Wednesday, 13 July 2011

Ancient City of Mycenae

Today was another hot day in Nafplio, although my colleague Julien Periard working at Aspetar in Qatar would disagree. We spent the evening on a tour of the ruins of the ancient city of Mycenae (Greek = Mi-KEE-nas), about 20 km away and dating from 16th Century BC. Those familiar with Greek history probably remember Mycenae best from King Aggamemnon and the launching of the Trojan War. Behind us is the "Treasury of Altreus" burial tomb.

Handstands on top of a large "beehive" burial mound just outside the main walls of Mycenae on the left (the boys especially impressed the Japanese contingent with their handstands!). The mounds are so old that the later inhabitants built a 5000 seat theatre on top without even realizing its existence! It was only discovered in early 1800s when an earthquake knocked things around. Handstands on the right at the "Treasury of Altreus" nearby, another immense beehive burial mound (named for its shape). The lintel (big huge slab on top of the archway) is 125 tonnes!

 The Lions Gate archway into Mycenae, the oldest sculpture in Europe and weighing 18 tonnes. Interesting story we learned. The very ancient Greek mercenaries who fought for the Egyptians were paid in, among other things, large ostrich eggs and also elephants. The latter were brought back to Mycenae to help with hauling the immense rocks for the fortress. There not being any vegetation nearby (citrus trees dominate the valley, but were only planted in the 1960s), they didn't live for long and their bones are all around. Think to the myth of "Cyclops" massive one-eyed beings with huge arms near the middle of their bodies. Now think of what an elephant skeleton, with a massive nasal hole in the skull and huge front limbs, who later Greeks would never have seen alive locally...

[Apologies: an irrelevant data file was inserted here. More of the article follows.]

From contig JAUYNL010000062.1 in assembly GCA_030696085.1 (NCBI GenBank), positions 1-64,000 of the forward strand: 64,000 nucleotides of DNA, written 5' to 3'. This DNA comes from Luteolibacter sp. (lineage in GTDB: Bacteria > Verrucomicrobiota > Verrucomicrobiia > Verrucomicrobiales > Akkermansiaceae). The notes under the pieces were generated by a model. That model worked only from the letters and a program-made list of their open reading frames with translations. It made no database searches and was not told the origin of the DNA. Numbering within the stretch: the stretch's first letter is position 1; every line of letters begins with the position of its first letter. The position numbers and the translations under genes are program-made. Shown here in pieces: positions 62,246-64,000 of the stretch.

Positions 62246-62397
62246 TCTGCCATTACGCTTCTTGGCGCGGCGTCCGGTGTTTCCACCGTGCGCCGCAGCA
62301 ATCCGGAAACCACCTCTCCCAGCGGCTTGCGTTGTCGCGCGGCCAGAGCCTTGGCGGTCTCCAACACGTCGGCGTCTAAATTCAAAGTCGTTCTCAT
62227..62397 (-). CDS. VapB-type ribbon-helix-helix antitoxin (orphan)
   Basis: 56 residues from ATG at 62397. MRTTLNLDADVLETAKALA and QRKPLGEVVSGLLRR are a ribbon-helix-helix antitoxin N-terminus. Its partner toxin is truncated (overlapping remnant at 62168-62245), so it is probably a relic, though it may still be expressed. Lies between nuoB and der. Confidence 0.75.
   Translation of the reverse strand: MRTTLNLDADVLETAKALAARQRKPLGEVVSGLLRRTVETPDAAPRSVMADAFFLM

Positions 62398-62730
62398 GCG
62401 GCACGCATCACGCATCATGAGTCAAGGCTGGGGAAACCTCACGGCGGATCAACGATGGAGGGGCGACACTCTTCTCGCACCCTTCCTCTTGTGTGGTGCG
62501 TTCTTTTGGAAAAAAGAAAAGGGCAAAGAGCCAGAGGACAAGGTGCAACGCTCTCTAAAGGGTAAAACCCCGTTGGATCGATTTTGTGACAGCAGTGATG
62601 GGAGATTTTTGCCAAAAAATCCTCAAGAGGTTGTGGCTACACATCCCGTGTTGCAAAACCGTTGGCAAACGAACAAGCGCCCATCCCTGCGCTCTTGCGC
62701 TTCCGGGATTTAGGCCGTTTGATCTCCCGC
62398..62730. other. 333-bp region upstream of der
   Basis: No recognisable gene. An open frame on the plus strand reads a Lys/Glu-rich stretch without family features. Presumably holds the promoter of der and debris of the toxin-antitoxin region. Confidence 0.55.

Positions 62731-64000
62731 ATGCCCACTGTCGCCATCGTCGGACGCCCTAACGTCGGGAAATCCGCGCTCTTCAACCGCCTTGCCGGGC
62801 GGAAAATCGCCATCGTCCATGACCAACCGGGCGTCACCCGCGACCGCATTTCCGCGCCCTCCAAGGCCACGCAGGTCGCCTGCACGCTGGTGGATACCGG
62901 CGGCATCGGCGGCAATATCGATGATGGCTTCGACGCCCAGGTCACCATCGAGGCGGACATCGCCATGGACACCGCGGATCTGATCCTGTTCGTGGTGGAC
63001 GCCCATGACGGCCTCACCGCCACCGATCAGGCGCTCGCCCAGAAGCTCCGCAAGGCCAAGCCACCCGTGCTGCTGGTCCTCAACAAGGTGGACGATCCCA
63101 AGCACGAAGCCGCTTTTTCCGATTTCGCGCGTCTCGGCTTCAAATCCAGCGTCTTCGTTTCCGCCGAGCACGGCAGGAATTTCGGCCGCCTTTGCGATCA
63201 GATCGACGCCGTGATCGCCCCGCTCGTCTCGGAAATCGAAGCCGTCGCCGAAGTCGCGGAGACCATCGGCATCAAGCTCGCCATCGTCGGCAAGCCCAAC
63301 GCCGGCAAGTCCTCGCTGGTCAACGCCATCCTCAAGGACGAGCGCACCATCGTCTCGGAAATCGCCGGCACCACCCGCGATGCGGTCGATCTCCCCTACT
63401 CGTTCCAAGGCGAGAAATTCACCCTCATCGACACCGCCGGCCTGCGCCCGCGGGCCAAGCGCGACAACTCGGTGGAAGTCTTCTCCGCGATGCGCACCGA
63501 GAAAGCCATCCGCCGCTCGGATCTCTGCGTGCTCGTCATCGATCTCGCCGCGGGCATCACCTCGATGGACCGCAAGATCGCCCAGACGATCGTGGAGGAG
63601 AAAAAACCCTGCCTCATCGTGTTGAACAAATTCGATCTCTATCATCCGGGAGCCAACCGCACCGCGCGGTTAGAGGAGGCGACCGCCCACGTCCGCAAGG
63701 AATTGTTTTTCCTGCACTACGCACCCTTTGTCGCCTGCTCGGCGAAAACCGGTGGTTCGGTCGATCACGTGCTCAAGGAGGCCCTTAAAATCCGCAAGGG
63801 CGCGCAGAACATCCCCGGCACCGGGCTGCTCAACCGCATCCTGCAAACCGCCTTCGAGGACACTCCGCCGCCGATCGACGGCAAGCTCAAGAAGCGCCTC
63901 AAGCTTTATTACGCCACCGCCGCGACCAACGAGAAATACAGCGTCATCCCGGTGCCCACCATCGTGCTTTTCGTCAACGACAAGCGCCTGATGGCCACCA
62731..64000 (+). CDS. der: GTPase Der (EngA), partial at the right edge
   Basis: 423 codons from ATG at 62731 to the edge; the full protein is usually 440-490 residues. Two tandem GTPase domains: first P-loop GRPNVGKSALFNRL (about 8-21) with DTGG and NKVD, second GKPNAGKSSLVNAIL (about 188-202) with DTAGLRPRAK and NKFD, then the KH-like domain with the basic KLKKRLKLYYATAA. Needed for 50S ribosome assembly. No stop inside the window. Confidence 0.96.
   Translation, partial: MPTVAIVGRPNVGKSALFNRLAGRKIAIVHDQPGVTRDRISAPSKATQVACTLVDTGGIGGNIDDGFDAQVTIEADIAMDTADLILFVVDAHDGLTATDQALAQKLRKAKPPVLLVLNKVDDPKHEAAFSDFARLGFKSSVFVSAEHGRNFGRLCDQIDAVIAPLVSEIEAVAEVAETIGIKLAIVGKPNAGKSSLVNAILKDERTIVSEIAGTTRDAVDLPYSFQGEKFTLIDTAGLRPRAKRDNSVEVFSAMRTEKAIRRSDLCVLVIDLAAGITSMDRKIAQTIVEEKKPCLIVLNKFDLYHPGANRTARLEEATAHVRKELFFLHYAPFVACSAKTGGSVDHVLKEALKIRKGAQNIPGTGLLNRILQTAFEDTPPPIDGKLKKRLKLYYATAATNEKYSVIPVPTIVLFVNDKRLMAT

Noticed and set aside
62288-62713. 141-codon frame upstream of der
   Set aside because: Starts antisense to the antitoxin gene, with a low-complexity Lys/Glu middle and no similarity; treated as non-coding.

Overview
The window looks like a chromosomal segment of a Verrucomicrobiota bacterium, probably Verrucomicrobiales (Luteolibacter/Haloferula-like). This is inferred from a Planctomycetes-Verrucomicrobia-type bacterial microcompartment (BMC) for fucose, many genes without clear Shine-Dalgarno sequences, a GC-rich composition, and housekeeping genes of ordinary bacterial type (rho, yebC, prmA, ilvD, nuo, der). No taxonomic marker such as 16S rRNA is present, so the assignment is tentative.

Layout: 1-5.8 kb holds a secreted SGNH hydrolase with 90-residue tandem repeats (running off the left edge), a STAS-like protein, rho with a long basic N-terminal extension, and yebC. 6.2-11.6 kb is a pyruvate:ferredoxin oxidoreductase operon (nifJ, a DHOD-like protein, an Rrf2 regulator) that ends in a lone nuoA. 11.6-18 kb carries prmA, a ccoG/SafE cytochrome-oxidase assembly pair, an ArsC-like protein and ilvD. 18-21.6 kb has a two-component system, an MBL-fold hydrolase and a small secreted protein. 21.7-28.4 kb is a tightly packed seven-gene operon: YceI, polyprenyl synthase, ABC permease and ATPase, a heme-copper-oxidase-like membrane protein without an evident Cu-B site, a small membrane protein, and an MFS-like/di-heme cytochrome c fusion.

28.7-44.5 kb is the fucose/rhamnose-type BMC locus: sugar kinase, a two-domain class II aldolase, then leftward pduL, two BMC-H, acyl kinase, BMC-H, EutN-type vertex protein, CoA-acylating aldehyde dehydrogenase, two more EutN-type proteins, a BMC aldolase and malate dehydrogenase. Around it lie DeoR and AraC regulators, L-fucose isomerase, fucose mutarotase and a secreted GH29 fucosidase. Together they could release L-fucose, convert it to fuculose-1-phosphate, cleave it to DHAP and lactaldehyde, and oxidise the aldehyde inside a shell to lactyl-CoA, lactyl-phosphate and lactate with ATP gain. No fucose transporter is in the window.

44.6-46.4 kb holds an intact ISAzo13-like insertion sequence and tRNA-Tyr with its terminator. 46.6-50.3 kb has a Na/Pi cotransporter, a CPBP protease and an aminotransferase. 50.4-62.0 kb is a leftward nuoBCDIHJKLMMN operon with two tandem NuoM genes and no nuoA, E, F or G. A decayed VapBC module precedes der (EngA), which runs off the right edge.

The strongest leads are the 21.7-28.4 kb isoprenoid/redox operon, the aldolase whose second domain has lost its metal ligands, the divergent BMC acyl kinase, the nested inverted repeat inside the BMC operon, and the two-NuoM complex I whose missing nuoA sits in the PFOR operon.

Jacob in Mycenae overlooking the Agoran valley below. Huge rock mountains on both sides of the fortress. Zachary in a tunnel in the fortress leading to an 18 m deep cistern for water.

Beautiful sunsets each evening in Nafplio. On the right above there is the Venetian fortress "Boutzi" just offshore. We finished the evening strolling the seawall around town to the beach on the other side, then back into the town for a gelato for supper. Too hot to consider eating!

Today was another hot day.


  1. Nice photos. Thanks for the history lesson. Interesting connection regarding the elephant skeleton/cyclops myth. So did you also learn how King Aggamemnon sacrificed his own daughter on the hill the night before he sailed to Troy? He was under the impression that if he took her life, the winds would be in his favor and there would be no storms to hinder the crossing or cause any of his soldiers to drown. He did make it to Troy but I think we all know how the rest of it turned out for him:-)

  2. I'm enjoying the blog.

    Stephen is a wonderful writer.

    The pics are all great, some of the family pics wonderful. I keep looking at that one taken on Gagliano Island.

    The boys appear to be getting taller as, I realize, is what boys of their ages are supposed to be doing.

    Happy nine year birthday Jacob. Happy eleven year birthday Zachary.

    Stay healthy.

    (I also enjoy Jedi Queen's postings)

  3. Lol! GAGliano Island:-) LOVE IT!!! It's probably where the boys bought the "battering ham". Correct spelling is so over rated!!!